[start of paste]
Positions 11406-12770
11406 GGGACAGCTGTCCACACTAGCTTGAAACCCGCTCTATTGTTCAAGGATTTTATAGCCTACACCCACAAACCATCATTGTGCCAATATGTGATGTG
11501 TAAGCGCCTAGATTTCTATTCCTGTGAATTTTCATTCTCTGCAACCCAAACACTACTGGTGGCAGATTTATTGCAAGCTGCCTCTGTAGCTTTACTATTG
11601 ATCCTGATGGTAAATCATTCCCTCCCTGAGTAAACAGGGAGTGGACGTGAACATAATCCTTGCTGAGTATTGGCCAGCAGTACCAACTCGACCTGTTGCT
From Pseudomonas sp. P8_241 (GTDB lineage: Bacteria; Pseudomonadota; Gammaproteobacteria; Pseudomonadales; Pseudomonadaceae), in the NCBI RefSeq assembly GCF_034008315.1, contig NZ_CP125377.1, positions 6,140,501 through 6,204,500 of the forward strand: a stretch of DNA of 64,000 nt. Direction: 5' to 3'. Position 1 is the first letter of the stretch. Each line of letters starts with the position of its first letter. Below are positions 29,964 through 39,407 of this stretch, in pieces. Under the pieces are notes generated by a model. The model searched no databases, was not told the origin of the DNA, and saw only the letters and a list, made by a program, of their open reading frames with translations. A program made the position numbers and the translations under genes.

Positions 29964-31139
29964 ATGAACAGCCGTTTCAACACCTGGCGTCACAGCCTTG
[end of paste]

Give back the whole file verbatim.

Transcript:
Positions 11406-12770
11406 GGGACAGCTGTCCACACTAGCTTGAAACCCGCTCTATTGTTCAAGGATTTTATAGCCTACACCCACAAACCATCATTGTGCCAATATGTGATGTG
11501 TAAGCGCCTAGATTTCTATTCCTGTGAATTTTCATTCTCTGCAACCCAAACACTACTGGTGGCAGATTTATTGCAAGCTGCCTCTGTAGCTTTACTATTG
11601 ATCCTGATGGTAAATCATTCCCTCCCTGAGTAAACAGGGAGTGGACGTGAACATAATCCTTGCTGAGTATTGGCCAGCAGTACCAACTCGACCTGTTGCT
From Pseudomonas sp. P8_241 (GTDB lineage: Bacteria; Pseudomonadota; Gammaproteobacteria; Pseudomonadales; Pseudomonadaceae), in the NCBI RefSeq assembly GCF_034008315.1, contig NZ_CP125377.1, positions 6,140,501 through 6,204,500 of the forward strand: a stretch of DNA of 64,000 nt. Direction: 5' to 3'. Position 1 is the first letter of the stretch. Each line of letters starts with the position of its first letter. Below are positions 29,964 through 39,407 of this stretch, in pieces. Under the pieces are notes generated by a model. The model searched no databases, was not told the origin of the DNA, and saw only the letters and a list, made by a program, of their open reading frames with translations. A program made the position numbers and the translations under genes.

Positions 29964-31139
29964 ATGAACAGCCGTTTCAACACCTGGCGTCACAGCCTTG